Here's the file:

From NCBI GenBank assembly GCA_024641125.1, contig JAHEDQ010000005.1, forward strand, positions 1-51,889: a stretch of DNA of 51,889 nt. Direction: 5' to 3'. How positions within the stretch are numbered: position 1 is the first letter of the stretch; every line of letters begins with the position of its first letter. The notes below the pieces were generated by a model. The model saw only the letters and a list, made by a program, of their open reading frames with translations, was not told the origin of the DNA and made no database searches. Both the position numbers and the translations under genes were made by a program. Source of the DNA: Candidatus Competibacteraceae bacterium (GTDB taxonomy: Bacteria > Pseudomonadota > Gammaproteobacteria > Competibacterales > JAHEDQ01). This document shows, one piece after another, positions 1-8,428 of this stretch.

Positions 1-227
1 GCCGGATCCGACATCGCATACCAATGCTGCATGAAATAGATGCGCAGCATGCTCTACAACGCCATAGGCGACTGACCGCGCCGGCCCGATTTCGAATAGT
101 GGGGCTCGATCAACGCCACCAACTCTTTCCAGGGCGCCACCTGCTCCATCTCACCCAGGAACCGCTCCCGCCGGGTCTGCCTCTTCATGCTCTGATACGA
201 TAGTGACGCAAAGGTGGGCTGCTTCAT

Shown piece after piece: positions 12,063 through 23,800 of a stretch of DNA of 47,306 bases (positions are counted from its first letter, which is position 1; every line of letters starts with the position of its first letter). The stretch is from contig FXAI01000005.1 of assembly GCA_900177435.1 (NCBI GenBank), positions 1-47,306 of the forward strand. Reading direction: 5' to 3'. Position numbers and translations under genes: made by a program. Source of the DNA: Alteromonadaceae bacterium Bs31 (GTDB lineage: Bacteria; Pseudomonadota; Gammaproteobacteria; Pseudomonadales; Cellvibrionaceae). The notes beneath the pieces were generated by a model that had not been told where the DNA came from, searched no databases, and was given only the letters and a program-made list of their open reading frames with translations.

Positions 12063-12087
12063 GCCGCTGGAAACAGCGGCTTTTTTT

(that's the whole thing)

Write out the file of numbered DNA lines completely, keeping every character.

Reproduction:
From NCBI GenBank assembly GCA_024641125.1, contig JAHEDQ010000005.1, forward strand, positions 1-51,889: a stretch of DNA of 51,889 nt. Direction: 5' to 3'. How positions within the stretch are numbered: position 1 is the first letter of the stretch; every line of letters begins with the position of its first letter. The notes below the pieces were generated by a model. The model saw only the letters and a list, made by a program, of their open reading frames with translations, was not told the origin of the DNA and made no database searches. Both the position numbers and the translations under genes were made by a program. Source of the DNA: Candidatus Competibacteraceae bacterium (GTDB taxonomy: Bacteria > Pseudomonadota > Gammaproteobacteria > Competibacterales > JAHEDQ01). This document shows, one piece after another, positions 1-8,428 of this stretch.

Positions 1-227
1 GCCGGATCCGACATCGCATACCAATGCTGCATGAAATAGATGCGCAGCATGCTCTACAACGCCATAGGCGACTGACCGCGCCGGCCCGATTTCGAATAGT
101 GGGGCTCGATCAACGCCACCAACTCTTTCCAGGGCGCCACCTGCTCCATCTCACCCAGGAACCGCTCCCGCCGGGTCTGCCTCTTCATGCTCTGATACGA
201 TAGTGACGCAAAGGTGGGCTGCTTCAT

Shown piece after piece: positions 12,063 through 23,800 of a stretch of DNA of 47,306 bases (positions are counted from its first letter, which is position 1; every line of letters starts with the position of its first letter). The stretch is from contig FXAI01000005.1 of assembly GCA_900177435.1 (NCBI GenBank), positions 1-47,306 of the forward strand. Reading direction: 5' to 3'. Position numbers and translations under genes: made by a program. Source of the DNA: Alteromonadaceae bacterium Bs31 (GTDB lineage: Bacteria; Pseudomonadota; Gammaproteobacteria; Pseudomonadales; Cellvibrionaceae). The notes beneath the pieces were generated by a model that had not been told where the DNA came from, searched no databases, and was given only the letters and a program-made list of their open reading frames with translations.

Positions 12063-12087
12063 GCCGCTGGAAACAGCGGCTTTTTTT